The Morning Call: John J. Moser: 24th November 2013.
Elvis Costello still new wave in solo show at Easton's State Theatre
More than any of his contemporaries who came out of the late 1970s new wave movement, Elvis Costello has been able to stay popular and vital. And he's done that largely by changing -- broadening his base by singing collaborations, country and even standards with Burt Bacharach.
But the success of Costello's solo, largely acoustic, show Saturday at Easton's State Theatre came largely from the fact that the punk intensity and sensibilities that made his early records so great shone through much of the material, no matter its genre or the fact that it was stripped down.
And in some cases, the sparse arrangements revealed the depth of those songs.
In a dark suit and fedora, wearing histrademark glasses, Costello played a 29-song, two-hour-and-15-minute show that spanned his 35-year career.
It opened with two songs from his angry-young-man beginnings: "King Horse" from 1980's "Get Happy" and "Sneaky Feelings" from his 1977 debut "My Aim Is True."
Both showed Costello's voice and delivery skills are still very much intact. His wail at the end of "King's Horse" got the first in a night of wild cheers from an appreciative sold-out crowd.
Even when he sang the later (2004) song "Either Side of the Same Town," slow, studied and emphatic, his delivery carried new wave trademarks of off-key hiccups and rearing back on a note.
Throughout the show, he would alternated deeper cuts -- such as 1984's "Turning the Town Red," quiet but still punk, and 1982's "Kid About It," country-ish and invested – with hits such as "Everyday I Write the Book," one of the night's best, as he stepped away from the mic to sing unamplified.
(He said he sang the latter because the crowd was singing along so prettily, even though he "hates" it – not really, he said, he just wanted to be sure "my position as a bitter outsider is assured.")
In some cases, the solo acoustic setting enhanced even the more new-wave songs. "Next Time 'Round" from 1986 was great – aged and matured, but imbued with new meaning by being so. Costello even sang it in his new wave, voice-breaking style.
But occasionally it also detracted. "Watching The Detectives" was still great,but lost some of its vitality.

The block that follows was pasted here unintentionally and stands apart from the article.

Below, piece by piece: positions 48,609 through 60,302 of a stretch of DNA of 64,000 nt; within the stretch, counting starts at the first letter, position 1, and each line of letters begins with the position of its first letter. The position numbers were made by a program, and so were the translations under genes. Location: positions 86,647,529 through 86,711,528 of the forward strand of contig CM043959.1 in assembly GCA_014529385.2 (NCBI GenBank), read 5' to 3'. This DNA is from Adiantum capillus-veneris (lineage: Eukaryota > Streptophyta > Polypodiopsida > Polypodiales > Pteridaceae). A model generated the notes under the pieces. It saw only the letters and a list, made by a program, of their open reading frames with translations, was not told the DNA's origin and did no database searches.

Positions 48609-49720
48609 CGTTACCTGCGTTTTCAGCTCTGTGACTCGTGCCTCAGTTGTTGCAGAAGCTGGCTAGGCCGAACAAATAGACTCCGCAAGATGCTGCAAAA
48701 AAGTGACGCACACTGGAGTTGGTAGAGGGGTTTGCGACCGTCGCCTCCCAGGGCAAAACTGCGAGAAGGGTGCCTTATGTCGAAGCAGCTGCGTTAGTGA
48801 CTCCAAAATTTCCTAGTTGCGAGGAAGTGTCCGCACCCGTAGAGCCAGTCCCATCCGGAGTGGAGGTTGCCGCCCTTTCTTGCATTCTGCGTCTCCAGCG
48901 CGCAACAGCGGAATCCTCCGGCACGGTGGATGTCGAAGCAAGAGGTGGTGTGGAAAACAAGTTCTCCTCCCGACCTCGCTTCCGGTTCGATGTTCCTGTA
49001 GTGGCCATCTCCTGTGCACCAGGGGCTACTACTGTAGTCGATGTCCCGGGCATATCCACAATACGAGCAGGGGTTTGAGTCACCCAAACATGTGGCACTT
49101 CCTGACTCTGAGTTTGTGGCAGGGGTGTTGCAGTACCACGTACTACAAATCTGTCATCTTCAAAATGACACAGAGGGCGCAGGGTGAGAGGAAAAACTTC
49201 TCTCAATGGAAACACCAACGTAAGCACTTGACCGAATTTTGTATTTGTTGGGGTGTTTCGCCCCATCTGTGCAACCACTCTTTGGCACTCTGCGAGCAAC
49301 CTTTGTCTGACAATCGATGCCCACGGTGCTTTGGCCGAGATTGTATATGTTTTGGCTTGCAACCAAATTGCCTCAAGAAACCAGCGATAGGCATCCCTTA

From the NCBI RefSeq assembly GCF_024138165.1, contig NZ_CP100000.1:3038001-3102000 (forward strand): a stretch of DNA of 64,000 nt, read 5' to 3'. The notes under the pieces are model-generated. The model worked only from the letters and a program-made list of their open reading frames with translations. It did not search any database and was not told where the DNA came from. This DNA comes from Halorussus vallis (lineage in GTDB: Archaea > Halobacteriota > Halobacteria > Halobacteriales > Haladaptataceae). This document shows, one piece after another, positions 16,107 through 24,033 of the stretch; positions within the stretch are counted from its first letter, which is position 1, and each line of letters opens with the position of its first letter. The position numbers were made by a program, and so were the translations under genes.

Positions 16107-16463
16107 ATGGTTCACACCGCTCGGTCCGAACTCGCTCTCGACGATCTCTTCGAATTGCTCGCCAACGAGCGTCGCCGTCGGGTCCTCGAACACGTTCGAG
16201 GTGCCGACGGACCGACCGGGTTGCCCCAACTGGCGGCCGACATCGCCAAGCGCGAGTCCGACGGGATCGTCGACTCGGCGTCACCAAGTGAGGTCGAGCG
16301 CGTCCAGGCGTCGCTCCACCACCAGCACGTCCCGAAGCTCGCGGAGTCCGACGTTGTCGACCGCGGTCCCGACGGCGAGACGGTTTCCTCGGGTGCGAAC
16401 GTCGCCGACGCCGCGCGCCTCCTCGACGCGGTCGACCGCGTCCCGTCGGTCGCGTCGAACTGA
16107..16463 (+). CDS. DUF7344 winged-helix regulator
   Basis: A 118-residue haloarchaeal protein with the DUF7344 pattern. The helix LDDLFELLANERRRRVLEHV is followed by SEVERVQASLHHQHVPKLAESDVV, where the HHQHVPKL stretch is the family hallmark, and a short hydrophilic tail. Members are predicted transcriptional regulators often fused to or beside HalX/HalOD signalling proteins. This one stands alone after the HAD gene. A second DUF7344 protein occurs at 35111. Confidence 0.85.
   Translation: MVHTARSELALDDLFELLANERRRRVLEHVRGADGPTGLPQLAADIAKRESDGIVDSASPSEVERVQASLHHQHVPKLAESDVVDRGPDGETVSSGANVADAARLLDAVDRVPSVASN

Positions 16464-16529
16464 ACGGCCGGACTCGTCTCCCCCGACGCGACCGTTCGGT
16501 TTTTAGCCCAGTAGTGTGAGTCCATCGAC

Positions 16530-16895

He did a four-song mini-set seated cross-legged in a recliner. It included a good and emphatic "White Knuckles" and strongly sung "Little Palaces," but also took Costello off track, with a tin-pan-alley, Leon Redbone version of "Walking My Baby Back Home."
That style also provided some of the show's weakest moments on "A Slow Drag with Josephine" ("There's not too many shows you get two whistles," he said after a whistle interlude) and especially "Jimmie Standing in the Raid," which closed with a segment of "Brother Can You Spare a Dime" (though the crowd gave a partial standing ovation to the latter, which he also finished unamplified.)
He explained his doing those songs by saying, "In a world that can contain Miley and Rick James, I know what gets me excited," and seemed to address it in "God's Comic" with the lyric, "I prefer the angry earlier ones."
Calls for requests also brought a disappointment: "Bedlam" from 2004, played on hollow-bodied guitar to which he added a very good looped guitar solo. But in a show so long and deep, he skipped important songs such as "Less than Zero," "Pump It Up," "Radio Radio" and his biggest U.S. hit, "Veronica," which seems as if it would be made for a solo acoustic show.
Costello played two encores, the first containing two of his biggest hits and best songs of the night. "Watching The Detectives," with him again playing looped hollow-bodied electric, became a guitar showcase.
And "Allison," the first notes of which drew cheers, was the show's centerpiece. Slow and spare, it was one of those songs intensified by the presentation, and Costello sang it exceptionally well, with the audience pin-drop quiet. Costello followed it with a haunting and heartbreaking cover of Bobby Charles' "I Hope."
The second encore stretched nearly 40 minutes, and was great. It opened with 1979's "Green Shirt," followed by a great "(The Angels Want to Wear My) Red Shoes." "Femme Fatale" was piercingly quiet, then a strong, electric "I'm Not Angry" and a wonderful "Tripwire," sung slow on electric guitar.
Costello closed with "If I Could Believe," then two songs he said he chose to "close with … because this is how I feel."
"For The Stars," with him at a keyboard, had Costello crooning, reaching a high note at the end. And the closing "The Puppet Has Cut the Strings" from his new disc "Wise Up Ghost" was just him singing with sparse accompaniment, the crowd silent.
It showed that even though he's no longer angry or a young man (he's 59), and occasionally gets off track, at his best Costello still is able to connect.
Costello plays at 7:30 p.m. Monday, Nov. 25 at F.M. Kirby Center in Wilkes-Barre - Buy Tickets: